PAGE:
Stalking Jack the Ripper by Kerri Maniscaleo
Read by Nicola Barber
Summary from Goodreads:
Seventeen-year-old Audrey Rose Wadsworth was born a lord’s daughter, with a life of wealth and privilege stretched out before her. But between the social teas and silk dress fittings, she leads a forbidden secret life.
Against her stern father’s wishes and society’s expectations, Audrey often slips away to her uncle’s laboratory to study the gruesome practice of forensic medicine. When her work on a string of savagely killed corpses drags Audrey into the investigation of a serial murderer, her search for answers brings her close to her own sheltered world.
This was a deliciously good read for October. I really like reading modern retellings of the Jack the Ripper story and this one was really disturbing and dark. Especially when it came to the end and we find out who Jack was in this version. I saw on someone else’s review recently that there were pictures in the book! I didn’t realize this so I will have to take a peak at the book the next time I come across it. I don’t think missing the pictures affected the overall feel of this book though.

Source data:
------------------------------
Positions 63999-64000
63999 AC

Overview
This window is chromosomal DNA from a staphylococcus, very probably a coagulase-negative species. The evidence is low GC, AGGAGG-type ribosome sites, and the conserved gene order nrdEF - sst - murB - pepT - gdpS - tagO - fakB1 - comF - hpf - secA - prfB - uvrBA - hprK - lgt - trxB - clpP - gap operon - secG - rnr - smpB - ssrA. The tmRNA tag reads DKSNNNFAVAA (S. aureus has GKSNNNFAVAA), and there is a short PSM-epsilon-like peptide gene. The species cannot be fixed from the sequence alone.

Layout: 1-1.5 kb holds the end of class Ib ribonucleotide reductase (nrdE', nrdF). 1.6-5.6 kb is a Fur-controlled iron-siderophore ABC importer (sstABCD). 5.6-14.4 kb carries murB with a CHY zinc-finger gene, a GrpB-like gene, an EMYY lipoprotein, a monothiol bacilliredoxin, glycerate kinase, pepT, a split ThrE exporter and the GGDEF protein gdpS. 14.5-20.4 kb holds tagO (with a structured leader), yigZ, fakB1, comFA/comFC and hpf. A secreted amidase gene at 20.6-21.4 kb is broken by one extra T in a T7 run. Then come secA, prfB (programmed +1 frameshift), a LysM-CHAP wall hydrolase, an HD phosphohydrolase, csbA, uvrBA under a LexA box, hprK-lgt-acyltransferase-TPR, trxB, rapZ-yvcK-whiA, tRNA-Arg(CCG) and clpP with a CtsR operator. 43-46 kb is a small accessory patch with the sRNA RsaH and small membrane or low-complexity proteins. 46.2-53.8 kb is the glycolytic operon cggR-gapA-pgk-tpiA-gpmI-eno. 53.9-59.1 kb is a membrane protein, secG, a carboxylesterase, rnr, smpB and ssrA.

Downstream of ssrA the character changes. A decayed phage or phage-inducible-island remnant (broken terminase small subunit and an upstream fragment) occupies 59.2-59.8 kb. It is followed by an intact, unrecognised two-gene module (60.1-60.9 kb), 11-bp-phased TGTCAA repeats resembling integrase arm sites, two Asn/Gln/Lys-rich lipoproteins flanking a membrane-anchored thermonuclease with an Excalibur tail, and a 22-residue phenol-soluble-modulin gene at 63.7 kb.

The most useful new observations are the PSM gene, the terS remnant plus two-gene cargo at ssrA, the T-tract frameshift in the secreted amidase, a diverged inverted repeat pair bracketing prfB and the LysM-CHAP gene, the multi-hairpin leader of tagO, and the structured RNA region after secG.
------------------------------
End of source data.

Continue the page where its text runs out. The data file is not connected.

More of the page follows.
I really liked both Audrey and Thomas. They make a good pairing. I have seen some reviews that liken them to Sherlock and Watson, and I can see that, but I think they are their own characters with their own takes on how to perceive the world. Audrey was perhaps a little too modern in her thinking and actions sometimes, but I’m sure that there were some women in that time period who thought like her, they just kept it to themselves. The relationship between Audrey and Thomas was fun to watch. Thomas often made me chuckle with his droll sense of humor, and Audrey’s reactions to some of his comments was priceless.
I kept changing my mind as to who Jack was going to end up being. Many characters were heavily suspected throughout the story. But I must admit that even though I suspected the person it turned out to be, the reason behind the killings totally threw me. I did not see the reason coming although it made logical sense. It was a good solid theory on the murders that was realistic to some extent.
The audiobook was excellent. Nicola Barber does an excellent job. She has the right voice for Audrey, part modern and part victorian feel to it, if that makes sense? She also paces the narrative just right and has a good emotional range.
A really sinister and macabre read with some solid twists and turns on a true historical event.